Note: This is the written testimony of Tammy Bang Luu, a witness in a May 12 ad-hoc hearing supported by the Congressional Progressive Caucus. The event was convened by the Institute for Policy Studies and the Inter Alliance Dialogue, a coalition of human rights organizations, to amplify the voices of those most hurt by the economic crisis.
Good morning, my name is Tammy Bang Luu. I’m a senior organizer with the Labor/Community Strategy Center and the Bus Riders Union in Los Angeles. We’re members of Grassroots Global Justice, an alliance of 60 U.S.-based grassroots groups organizing to build a agenda for power for working people, making connections between the local and regional issues we work on and the global context.
For all of human history until about 200 years ago, our atmosphere contained 275 parts per million of carbon dioxide (CO2). The planet now has 387 parts per million CO2 — and this number is rising by about 2 parts per million every year. Scientists are now staying that’s too much — it’s higher than any time in recorded history of our planet — and we’re already seeing the disastrous impacts on people and places all over the world. We need to adopt strict limits on carbon emissions. We need to support all national and global actions to stabilize CO2 concentrations below 350 parts per million and limit global temperature increases to below 1.5 degrees Celsius. Rich countries that have been the major contributors to the climate crisis have an obligation to transfer substantial resources to poorer nations, which are bearing the brunt of global warming. The United States is one of the world’s largest historic and present-day emitter of greenhouse gases (GHG). We must do more.
Since the 1980s, the environmental justice movement has been at the forefront of crafting sustainable solutions to local and global environmental and economic challenges. Community-based environmental justice groups have been pursuing a vision of community self-determination, green economic alternatives, sustainable use and replenishment of natural resources, and harmony with Mother Earth.
My colleague Jihan Gearon just laid out the danger of false solutions to the climate crisis we’re facing. We have an opportunity in this administration to develop real solutions.
The Federal Surface Transportation Act is set to expire in September. It’s historically known as the “Highway Bill,” with a formula that locks in 80% of the funds for freeways, highway and roads, and only 20% for public transportation. Growing emissions of greenhouse gases, air toxins, and smog producing pollutants have led to asthma, cancer, and respiratory attacks on our communities and to massive droughts, flooding, hurricanes, and other extreme weather events and impacts on national and international ecology. This formula must be turned on its head — 80% for public transportation, 20% for highway maintenance.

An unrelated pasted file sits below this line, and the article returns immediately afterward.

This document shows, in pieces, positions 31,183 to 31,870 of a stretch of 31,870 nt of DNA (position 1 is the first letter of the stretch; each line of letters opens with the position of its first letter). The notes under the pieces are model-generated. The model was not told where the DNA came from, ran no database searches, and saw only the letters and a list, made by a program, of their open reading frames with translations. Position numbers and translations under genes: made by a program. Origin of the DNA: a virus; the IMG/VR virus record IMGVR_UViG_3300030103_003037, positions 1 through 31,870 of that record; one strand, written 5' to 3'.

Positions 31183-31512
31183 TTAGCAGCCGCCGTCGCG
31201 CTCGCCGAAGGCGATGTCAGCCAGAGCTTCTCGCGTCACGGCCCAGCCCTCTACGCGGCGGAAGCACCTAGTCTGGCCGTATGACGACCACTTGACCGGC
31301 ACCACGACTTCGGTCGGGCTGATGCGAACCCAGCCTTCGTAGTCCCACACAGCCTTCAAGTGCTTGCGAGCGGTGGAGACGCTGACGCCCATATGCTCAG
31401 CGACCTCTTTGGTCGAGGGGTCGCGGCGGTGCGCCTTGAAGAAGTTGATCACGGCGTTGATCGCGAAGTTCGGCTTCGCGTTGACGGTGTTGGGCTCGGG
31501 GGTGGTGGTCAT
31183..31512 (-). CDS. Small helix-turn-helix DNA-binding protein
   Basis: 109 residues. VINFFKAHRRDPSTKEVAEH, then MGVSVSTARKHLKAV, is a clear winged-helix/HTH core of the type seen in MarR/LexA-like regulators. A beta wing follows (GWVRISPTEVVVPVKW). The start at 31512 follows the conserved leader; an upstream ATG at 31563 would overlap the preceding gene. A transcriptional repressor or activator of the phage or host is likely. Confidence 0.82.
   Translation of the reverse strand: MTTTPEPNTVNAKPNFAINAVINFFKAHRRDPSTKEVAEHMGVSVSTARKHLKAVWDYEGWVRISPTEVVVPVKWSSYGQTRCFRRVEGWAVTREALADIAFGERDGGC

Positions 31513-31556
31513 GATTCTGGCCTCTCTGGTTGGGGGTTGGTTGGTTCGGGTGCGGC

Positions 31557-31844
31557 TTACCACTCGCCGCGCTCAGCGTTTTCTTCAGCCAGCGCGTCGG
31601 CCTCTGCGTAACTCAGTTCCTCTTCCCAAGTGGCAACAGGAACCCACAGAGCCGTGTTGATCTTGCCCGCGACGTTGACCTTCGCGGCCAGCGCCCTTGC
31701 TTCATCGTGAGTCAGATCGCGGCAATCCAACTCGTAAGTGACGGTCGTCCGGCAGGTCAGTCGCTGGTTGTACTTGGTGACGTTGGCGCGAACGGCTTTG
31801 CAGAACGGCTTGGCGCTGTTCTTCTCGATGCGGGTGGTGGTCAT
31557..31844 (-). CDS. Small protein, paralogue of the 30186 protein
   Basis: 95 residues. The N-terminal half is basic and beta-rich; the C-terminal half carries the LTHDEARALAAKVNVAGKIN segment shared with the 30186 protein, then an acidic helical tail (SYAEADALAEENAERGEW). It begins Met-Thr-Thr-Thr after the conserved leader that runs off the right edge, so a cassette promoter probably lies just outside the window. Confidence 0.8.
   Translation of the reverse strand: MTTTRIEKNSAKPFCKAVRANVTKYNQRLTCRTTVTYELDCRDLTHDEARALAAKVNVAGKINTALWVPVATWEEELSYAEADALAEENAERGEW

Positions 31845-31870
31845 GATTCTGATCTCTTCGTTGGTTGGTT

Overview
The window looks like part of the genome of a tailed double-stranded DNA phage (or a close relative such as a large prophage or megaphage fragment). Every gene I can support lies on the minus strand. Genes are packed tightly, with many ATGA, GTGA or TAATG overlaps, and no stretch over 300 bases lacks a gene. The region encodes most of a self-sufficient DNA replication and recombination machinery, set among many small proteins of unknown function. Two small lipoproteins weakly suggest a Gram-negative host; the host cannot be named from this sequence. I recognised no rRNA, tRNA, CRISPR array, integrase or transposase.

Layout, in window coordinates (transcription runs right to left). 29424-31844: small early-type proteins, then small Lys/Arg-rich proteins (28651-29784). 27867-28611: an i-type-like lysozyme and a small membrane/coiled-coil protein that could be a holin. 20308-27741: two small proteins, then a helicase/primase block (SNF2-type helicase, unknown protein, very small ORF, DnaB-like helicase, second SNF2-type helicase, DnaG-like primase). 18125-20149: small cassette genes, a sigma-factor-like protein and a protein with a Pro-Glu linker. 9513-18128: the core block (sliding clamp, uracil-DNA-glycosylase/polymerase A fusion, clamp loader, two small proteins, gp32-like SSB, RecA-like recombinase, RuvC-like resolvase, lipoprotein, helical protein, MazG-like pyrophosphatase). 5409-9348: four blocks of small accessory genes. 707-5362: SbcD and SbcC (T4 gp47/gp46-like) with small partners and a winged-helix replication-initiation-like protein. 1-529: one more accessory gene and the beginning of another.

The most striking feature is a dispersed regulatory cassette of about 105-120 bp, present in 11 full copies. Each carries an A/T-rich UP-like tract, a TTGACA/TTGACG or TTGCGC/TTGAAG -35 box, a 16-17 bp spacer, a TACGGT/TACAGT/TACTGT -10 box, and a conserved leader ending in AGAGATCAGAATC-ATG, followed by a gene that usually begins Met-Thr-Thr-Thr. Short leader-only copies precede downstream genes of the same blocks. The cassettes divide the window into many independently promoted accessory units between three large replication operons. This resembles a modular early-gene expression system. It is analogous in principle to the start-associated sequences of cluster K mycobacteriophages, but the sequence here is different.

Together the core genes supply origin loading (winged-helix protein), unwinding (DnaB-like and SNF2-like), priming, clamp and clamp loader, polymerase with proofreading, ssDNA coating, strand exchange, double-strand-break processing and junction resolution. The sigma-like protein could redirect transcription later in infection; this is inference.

The transportation sector is responsible for 32% of U.S. greenhouse gas emissions. That’s the second largest source of CO2 in the U.S., behind only to electricity generation. The automobile is responsible for 60% of all transportation emissions (2007 EPA Emissions Inventory). With 5% of the world’s population, the U.S. generates close to half of the world’s automotive CO2.
Public transit systems throughout the country are falling apart at the seams with dwindling operating funds, resulting in cuts in service and fare increases. St. Louis, Missouri has lost 43% of their entire bus service because of severe cuts in operations funding. The State of California has virtually eliminated the State Transportation Assistance Fund, leaving a $2 billion hole that transit agencies across the state are trying to patch up. Dedicate a minimum of 50% of the Federal Surface Transportation Act for transit operations to prevent service cuts and enable service expansion; to stop massive fare increases and allow for fare reductions; and to protect existing green jobs while create new opportunities.
There’s an opportunity with clean renewable energy development and towards reversing the trend from exploitation toward energy justice. Tribal lands have an estimated:
- 535 Billion kWh/year of wind power generating potential.
- 7,000 Billion kWh/year of solar electricity generating potential, about 4.5 times the total U.S. annual generation.
Native tribes must be provided federal support to own and operate a new crop of renewable electricity generating infrastructure providing the dual benefits of low carbon power and green economic development.